According to Dietrich, that resonates with drivers. “Our culture is the personality of the company,” he said. “It’s still a family business and the family leads by example. If there is ever an overload, everyone pitches in...and most of our people in management have their CDLs. They’re out on the road at least once a year.”
For Eric Carusi, general manager of Transpro Freight, communication is called “Green Light Thinking.”
“If you have empathy and unity, mutual benefits will result,” he said. “We have 110 drivers and we not only survey our drivers, but all employees. It started by interviewing each of our drivers to learn how we could be better. We wanted to take it a step further, so in the spirit of collaboration and always striving to improve, we did 360-degree interviews with our management team and the entire office. Everyone did a direct survey on their manager...and indirect survey with others. This gave us some themes on areas where we could improve – green light thinking. Everyone was heard and it was a collaborative effort. It’s something we continue to do – we see where we’re at, and where we can improve.”
When dealing with drivers, Carusi said one word keeps the company grounded. “It’s transparency,” he said “There should be no gray areas when responding to a driver’s question. Nothing should be hidden – that way the driver can walk away with justification.”
Keeping Drivers Engaged
Once you have a consistent line of communication going with drivers, Jazrawy said the next step is to keep them engaged, connected, and wanting to stay. “A simple example of being connected is through food,” she said. “There is a scientific study that if you feed people and eat together, you help bind people. It sounds simple enough but what you’re doing is inviting people to sit down, break bread, and interact with one another. You’re developing friendships and camaraderie. That’s why barbeques for drivers, and other social events where spouses are invited, work so well. People get connected.”
Transpro’s Carusi said connecting doesn’t have to be that hard. “In September it was back to school time, so we asked our employees to bring in a childhood photo of themselves,” he said. “Then we had everyone try to guess who the employee was. Everyone had a lot of fun with that – it created a lot of buzz and we had a potluck around it. We had some prizes....there were a lot of smiles and laughter. It lightened everything up.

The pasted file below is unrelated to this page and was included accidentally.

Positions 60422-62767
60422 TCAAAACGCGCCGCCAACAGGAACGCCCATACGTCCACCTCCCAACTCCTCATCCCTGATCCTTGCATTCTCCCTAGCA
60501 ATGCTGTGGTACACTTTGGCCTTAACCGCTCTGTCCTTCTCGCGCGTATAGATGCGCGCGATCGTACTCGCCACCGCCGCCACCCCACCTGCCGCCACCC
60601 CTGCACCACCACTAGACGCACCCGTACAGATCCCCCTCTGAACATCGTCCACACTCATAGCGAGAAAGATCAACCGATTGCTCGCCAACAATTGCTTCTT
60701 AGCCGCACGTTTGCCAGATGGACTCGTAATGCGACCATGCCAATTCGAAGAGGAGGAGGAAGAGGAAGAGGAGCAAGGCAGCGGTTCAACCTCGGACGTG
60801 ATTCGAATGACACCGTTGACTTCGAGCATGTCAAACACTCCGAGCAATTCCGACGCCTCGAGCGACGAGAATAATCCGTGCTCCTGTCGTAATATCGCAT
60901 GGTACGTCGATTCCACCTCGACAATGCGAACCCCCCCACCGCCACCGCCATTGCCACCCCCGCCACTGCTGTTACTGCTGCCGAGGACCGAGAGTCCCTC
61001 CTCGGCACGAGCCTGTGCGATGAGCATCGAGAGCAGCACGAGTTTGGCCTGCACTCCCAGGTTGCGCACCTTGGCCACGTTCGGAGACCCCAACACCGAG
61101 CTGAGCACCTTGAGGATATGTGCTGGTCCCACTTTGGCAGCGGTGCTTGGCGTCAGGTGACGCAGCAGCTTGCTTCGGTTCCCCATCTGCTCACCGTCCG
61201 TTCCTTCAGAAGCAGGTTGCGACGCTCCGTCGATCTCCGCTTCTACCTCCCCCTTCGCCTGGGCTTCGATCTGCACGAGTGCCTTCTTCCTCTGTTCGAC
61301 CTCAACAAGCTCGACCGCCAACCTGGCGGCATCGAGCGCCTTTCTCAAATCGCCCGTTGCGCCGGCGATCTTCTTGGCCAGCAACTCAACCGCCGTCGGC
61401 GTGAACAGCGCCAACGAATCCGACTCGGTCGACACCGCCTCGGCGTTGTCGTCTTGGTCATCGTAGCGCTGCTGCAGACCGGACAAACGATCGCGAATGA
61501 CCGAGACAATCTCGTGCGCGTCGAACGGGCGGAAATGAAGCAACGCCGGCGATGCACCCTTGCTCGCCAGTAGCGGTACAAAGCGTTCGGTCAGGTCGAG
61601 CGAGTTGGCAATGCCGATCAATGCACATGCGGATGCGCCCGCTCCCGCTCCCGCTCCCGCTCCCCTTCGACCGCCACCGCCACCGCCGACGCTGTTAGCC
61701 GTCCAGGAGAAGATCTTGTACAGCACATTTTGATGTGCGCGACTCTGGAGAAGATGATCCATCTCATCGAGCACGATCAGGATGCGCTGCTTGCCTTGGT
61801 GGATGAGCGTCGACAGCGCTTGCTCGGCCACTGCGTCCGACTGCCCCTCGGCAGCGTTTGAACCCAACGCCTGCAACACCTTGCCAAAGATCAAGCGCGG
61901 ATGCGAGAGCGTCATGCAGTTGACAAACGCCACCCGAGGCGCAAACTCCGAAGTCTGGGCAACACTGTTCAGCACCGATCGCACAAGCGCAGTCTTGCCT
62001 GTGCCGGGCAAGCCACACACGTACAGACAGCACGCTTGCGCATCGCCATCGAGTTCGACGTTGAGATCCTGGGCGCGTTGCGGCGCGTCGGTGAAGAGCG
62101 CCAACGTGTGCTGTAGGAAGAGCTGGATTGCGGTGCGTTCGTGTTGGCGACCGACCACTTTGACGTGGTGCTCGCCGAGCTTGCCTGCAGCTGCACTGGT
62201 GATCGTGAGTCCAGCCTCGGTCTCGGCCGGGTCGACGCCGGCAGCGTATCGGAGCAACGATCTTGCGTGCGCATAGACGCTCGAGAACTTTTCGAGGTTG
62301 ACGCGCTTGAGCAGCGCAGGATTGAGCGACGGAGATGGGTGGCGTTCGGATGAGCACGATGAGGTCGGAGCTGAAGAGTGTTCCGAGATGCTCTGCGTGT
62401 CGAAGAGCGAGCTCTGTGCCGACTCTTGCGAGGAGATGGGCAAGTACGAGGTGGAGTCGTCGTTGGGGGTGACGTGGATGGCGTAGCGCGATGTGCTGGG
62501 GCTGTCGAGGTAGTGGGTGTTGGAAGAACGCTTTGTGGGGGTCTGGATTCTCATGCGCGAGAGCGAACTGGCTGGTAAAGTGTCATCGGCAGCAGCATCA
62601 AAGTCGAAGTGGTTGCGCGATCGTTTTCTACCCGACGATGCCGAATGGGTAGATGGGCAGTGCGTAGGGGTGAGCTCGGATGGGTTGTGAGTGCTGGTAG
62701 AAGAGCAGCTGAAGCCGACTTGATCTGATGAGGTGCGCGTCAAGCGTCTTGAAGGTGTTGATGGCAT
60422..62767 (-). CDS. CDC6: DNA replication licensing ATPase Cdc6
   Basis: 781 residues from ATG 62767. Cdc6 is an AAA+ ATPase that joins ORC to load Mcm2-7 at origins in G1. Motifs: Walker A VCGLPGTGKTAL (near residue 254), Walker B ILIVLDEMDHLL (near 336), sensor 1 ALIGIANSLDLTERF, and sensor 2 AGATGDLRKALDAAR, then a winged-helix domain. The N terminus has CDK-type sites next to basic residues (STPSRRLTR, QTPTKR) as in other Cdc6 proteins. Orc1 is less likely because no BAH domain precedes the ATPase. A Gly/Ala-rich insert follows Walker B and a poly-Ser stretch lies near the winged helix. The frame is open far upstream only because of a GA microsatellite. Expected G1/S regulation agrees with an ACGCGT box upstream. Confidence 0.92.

“And during our safety driver awards banquet, we invited law enforcement officers,” continued Carusi. “It broke down barriers and created an unpressured platform between our drivers and enforcement. Our drivers felt they could ask any question -- they felt it was a once in a lifetime experience. This shared communication opportunity provided a lot of ‘ah-ha’ moments for both groups.”
Jazrawy said another example of engaging drivers is what Challenger is doing to recognize driver “good deeds.”
“They’re recognizing drivers who go beyond the call of duty in their ‘Challenger Angel Program,’” she said.
“We do our million-mile awards and honors, but we also have a Wall of Fame near our cafeteria,” explained Topping. “Drivers can be nominated by anyone in our organization, and we post our Challenger Angel on the wall for everyone to see. We’ll then go ahead and send that information to the TCA, who can consider our driver for their Highway Angel program.”
All told, Jazrawy said trucking companies need to continue to evolve and keep a driver-first mentality. “It’s a challenge to recruit and retain drivers,” she said. “The ultimate winners and losers will be determined by a lot of factors, but none more important than communication and engagement.”
This article was authored and edited under the guidance, style, and standards of HDT’s editors to provide useful information to our readers.